Honoring Independence Day and the Founders


This article is written by Chuck Baldwin, a true modern day patriot:

Chuck Baldwin is a syndicated columnist, radio broadcaster, author, and
pastor dedicated to preserving the historic principles upon which America
was founded. He was the 2008 Presidential candidate for the Constitution Party. He and his wife, Connie, have 3 children and 8 grandchildren. See Chuck’s complete bio at:


As we enter another Independence Day weekend, I think it would be
good to remind ourselves of who those men were that counted the cost
and paid the price to bring this land of liberty into existence. Unfortunately, the vast majority of Americans today seem to have very little–if any–knowledge and appreciation for the sacrifices that our Founding Fathers made in order to birth this great country. We can thank the vast majority of our schools (including the institutions of higher learning), major media, political institutions, and even churches for this egregious embarrassment. Accordingly, I think it
fitting that today’s column will attempt to renew in our hearts the respect and reverence that these great men whom we call Founding Fathers so richly deserve.

George Washington

Called “The Father of His Country,” George Washington was, perhaps, the most important man of the founding era. Supernaturally spared during the Indian wars, Washington became the military leader who held the Continental Army together when it was virtually impossible for any man to do so. Without his leadership at Valley Forge and elsewhere, there is absolutely no doubt that the Continental Army would have fallen apart and the fight for independence would have
been lost.

Equally significant is the leadership that George Washington
demonstrated in the Continental Congress. Without question, Washington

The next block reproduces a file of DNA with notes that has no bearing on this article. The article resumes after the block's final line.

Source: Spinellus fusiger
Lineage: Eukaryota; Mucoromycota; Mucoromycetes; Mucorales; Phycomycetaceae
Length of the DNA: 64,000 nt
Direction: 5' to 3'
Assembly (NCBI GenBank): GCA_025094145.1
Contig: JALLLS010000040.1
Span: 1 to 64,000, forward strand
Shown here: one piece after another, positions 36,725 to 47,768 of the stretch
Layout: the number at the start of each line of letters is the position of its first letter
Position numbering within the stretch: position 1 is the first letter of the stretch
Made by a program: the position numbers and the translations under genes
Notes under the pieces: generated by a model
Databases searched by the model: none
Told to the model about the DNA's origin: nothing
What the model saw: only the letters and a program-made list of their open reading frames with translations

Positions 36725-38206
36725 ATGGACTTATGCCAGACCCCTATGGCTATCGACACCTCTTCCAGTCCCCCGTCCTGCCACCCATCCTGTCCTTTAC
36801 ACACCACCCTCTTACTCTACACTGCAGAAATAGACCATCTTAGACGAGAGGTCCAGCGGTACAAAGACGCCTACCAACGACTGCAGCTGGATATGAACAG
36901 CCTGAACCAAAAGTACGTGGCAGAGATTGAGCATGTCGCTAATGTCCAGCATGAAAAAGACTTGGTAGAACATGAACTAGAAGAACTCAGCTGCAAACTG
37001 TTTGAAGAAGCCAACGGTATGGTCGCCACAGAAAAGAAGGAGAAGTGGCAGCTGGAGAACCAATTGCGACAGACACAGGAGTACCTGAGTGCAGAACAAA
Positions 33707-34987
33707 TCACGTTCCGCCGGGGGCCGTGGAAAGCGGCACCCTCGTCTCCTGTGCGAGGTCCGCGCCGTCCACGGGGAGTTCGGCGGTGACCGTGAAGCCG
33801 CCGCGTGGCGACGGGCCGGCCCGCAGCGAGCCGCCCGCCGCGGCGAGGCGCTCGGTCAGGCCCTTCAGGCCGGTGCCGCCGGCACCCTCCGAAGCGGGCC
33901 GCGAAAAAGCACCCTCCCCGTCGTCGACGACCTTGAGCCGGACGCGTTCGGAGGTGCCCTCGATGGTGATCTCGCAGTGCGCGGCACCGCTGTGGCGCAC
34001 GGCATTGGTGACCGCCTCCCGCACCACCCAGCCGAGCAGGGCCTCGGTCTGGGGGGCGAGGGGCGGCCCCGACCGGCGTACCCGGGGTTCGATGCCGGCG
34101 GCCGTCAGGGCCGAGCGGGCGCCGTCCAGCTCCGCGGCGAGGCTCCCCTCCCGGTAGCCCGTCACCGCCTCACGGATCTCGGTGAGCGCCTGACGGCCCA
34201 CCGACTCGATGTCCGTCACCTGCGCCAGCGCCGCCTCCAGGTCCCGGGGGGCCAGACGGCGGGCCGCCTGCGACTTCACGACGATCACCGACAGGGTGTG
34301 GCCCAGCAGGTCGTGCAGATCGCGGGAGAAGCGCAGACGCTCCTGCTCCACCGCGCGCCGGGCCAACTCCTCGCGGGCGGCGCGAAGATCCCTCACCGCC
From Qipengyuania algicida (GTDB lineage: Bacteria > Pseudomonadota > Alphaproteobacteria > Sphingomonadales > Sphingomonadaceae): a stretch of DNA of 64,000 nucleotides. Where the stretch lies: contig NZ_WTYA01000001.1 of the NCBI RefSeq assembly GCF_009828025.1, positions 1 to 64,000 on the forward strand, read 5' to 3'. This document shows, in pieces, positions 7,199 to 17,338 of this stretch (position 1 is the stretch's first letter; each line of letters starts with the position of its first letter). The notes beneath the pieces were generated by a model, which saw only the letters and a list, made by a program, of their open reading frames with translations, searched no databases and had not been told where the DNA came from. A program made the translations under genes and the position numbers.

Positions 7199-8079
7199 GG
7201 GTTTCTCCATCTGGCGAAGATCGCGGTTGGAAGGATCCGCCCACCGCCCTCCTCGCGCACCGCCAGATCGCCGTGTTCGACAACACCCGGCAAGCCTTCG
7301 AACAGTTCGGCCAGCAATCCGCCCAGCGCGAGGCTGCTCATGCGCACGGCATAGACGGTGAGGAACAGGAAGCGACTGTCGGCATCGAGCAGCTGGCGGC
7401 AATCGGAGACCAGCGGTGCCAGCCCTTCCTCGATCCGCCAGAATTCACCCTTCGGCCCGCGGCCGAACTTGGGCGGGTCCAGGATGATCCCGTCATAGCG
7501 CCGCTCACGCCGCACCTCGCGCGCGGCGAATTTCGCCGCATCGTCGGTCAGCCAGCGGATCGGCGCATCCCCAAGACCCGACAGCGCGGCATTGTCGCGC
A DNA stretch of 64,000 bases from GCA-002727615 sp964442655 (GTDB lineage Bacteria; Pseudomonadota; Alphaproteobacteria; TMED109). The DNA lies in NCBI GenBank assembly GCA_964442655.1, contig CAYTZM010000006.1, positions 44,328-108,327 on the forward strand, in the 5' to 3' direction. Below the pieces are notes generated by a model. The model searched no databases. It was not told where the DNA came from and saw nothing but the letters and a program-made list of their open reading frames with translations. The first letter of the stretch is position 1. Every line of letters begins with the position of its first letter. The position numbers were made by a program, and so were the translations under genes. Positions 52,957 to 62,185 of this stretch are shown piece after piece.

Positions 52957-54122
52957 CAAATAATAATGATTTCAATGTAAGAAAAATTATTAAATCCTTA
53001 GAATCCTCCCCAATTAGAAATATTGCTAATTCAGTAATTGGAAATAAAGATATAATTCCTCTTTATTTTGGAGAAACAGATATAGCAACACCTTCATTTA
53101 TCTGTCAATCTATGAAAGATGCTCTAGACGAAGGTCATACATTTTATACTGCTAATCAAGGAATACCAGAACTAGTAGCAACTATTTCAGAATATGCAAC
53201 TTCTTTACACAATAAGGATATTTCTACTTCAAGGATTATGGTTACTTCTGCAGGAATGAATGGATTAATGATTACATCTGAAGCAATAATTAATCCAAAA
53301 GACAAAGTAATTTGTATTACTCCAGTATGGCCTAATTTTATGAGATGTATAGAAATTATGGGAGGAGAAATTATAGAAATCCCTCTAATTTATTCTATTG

was the glue that held the political bodies of the colonies together. Then add the fact that George Washington was America’s first President, whose leadership solidified the colonies into a new United States, and his value to the cause of American independence cannot be
in any way overstated.

Think of it: George Washington was the commander-in-chief of the Continental Army. And he led that inferior army to victory over the greatest military force in the world at the time: Great Britain.

Afterward, Washington rebuffed a strong effort to inaugurate him as America’s king, and led the fledgling nation to embrace republican government instead. Washington presided over the Constitutional Convention that drafted the US Constitution. He was America’s first
President. Washington’s Farewell Address formed the compass and rudder of America for at least the next hundred years and, in my opinion, is the greatest political address ever delivered on American soil. Without George Washington, there would be no America.

Thomas Jefferson

Thomas Jefferson was the principal author of America’s birth certificate: the Declaration of Independence. In my mind, there is no greater document of liberty ever written by man. When it came to the understanding of human rights, individual liberty, State rights, and
enlightenment philosophy, Jefferson had no peer.